Welcome to the Assume Project

Agent-Based Electricity Markets Simulation Toolbox

Introduction

The transformation of electricity markets associated with the transition towards high shares of renewable power generation results in the constant development of market mechanisms, increasing sector coupling, and creating new market platforms. Introducing a new market or changing the current market design does, however, affect all other markets and their participants because of their strong interrelation in not necessarily foreseeable ways, as the last changes in the German reserve markets demonstrated. This raises the need for tools and simulation models to investigate and understand such complex interplay of markets and predict possible adverse effects and misuse of market power.

With ASSUME a team of researchers aims to develop a highly modular and easy-to-use energy market simulation toolbox with integrated reinforcement learning methods. Different reinforcement learning algorithms in multi-agent simulations of electricity markets were already tested and have created promising results. This toolbox will enable an agile analysis of market designs and bidding strategies of new actors and emerging market dynamics in our fast changing energy system.

The Software Package

The ASSUME project aims to develop an open-source, agent-based simulation toolbox for electricity markets using deep reinforcement learning (DRL) algorithms.
We are very happy about and constructive feedback and contributions to the Git-repositories.

Here you can visit the docs.

What?At what stage?Description
Markets
Markets modularityStage 1
Parent classes providing basic structure, functionality, and syntax, that are adapted by specific markets to allow interchangeability, start with a combination of IDM and DAM
Market couplingStage 1
Spatially interconnected electricity markets (NTC) and different commodity markets (gas, hydrogen)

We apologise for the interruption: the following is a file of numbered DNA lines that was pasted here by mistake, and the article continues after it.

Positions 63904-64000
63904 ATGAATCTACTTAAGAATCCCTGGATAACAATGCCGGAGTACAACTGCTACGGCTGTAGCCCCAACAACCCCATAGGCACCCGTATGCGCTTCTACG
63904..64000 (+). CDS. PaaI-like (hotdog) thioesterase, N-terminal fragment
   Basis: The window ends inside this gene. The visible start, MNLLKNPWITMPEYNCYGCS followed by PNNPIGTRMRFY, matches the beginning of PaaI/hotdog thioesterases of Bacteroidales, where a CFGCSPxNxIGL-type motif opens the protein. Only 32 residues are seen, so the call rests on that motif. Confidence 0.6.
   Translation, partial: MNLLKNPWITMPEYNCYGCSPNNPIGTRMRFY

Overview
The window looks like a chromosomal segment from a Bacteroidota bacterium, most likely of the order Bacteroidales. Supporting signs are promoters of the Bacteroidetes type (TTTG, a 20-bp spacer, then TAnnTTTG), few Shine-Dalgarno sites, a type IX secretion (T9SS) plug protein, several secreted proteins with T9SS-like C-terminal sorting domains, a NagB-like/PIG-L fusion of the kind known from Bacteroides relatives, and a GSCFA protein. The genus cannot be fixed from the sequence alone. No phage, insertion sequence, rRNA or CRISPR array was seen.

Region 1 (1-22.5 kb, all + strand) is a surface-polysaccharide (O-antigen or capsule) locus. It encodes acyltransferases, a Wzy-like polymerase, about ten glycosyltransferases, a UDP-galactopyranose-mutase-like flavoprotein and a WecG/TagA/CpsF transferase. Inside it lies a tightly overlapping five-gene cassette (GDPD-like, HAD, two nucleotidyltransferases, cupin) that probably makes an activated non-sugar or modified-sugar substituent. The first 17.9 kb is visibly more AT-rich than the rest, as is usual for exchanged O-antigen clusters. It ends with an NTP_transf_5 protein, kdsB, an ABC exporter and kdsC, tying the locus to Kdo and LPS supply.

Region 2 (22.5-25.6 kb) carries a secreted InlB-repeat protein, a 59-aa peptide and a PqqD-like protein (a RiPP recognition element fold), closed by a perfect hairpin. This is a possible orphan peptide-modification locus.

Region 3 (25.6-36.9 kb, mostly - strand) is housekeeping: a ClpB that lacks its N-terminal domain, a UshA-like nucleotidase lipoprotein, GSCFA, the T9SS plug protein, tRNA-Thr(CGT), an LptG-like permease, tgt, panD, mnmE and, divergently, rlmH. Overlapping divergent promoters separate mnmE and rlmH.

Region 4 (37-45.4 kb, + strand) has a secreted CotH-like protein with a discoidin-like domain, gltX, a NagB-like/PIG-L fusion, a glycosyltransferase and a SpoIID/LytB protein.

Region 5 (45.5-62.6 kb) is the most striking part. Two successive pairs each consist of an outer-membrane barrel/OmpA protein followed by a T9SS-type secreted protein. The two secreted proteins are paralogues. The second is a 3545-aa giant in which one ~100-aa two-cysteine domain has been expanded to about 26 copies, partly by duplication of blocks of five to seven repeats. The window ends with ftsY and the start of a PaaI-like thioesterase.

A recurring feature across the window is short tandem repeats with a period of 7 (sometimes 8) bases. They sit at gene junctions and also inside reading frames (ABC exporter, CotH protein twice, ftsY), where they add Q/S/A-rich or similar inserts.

Interchangeable market clearing algorithmsStage 1
Clearing is treated as one specific interchangeable part that can be adapted easily in each market representation
Redispatch MarketStage 2 Market after the day-ahead electricity market that handles redispatch considering the grid constraints
Sector couplingplannedHow to model sector coupling technologies in detail
Agents
Assets modularityStage 1
Parent classes providing basic structure, functionality, and syntax, that are adapted by specific agents to allow interchangeability
Learning agentsStage 1
Usage of Deep Reinforcement Learning for the definition of bidding policies 
Exchangeable bidding policiesStage 1
Naive policies and policies that are learned by the RL agents
Flexible Demand Stage 2In Stage 1, fixed demand is used, and later we integrate different demand-side agents that have an individual collection of technologies themselves, such as heat pumps and PV
Different bid typesStage 2Incorporation of different bids such as block bids, etc.
Portfolio OptimizationplannedOption is accounted for in architecture; the actual implementation to be discussed
General
NetworkStage 1
Adaptable network representation that is also able to read and solve PyPSA examples in Assume
Communication layerStage 1
e.g. Order-books used between agents and markets, there we rely on mango agents
Interoperable IO formatsStage 1
Standard data formats adapted from other open source tools and general conventions, enables scenario reading from Amiris and PyPSA
Scalability and parallel executionStage 2Enabels running Assume in different Docker containers
Deep Reinforcement Learning
Strategies for multiple unit typesStage 1Including power plants and different storages
Strategy for Multi Market BiddingplannedTo handle the variety of configurable markets, we must adjust the DRL algorithmic settings to manage multiple markets at once.
Eplainability featuresplannedAs the developed strategy of DRL follows an rather explorative nature, we need to develope ways of assessing the learned startegies with the help of explainable RL.
Different AlgorithmsplannedImplementing a PPO in addtioin to the MATD3, incorperating LSTM plocies and importance sampling buffers for the MATD3

Related Research

Nick Harder, Ramiz Qussous, and Anke Weidlich
Fit for purpose: Modeling wholesale electricity markets realistically with multi-agent deep reinforcement learning
Energy and AI, Volume 14, 2023
https://doi.org/10.1016/j.egyai.2023.100295

Florian Maurer, Kim K. Miskiw, Rebeca Ramirez Acosta, Nick Harder, Volker Sander & Sebastian Lehnhoff
Market Abstraction of Energy Markets and Policies – Application in an Agent-Based Modeling Toolbox
Jørgensen, B.N., da Silva, L.C.P., Ma, Z. (eds) Energy Informatics. EI.A 2023. Lecture Notes in Computer Science, vol 14468.
http://dx.doi.org/10.1007/978-3-031-48652-4_10

Kim K. Miskiw, Nick Harder and Philipp Staudt
Multi Power-Market Bidding: Stochastic Programming and Reinforcement Learning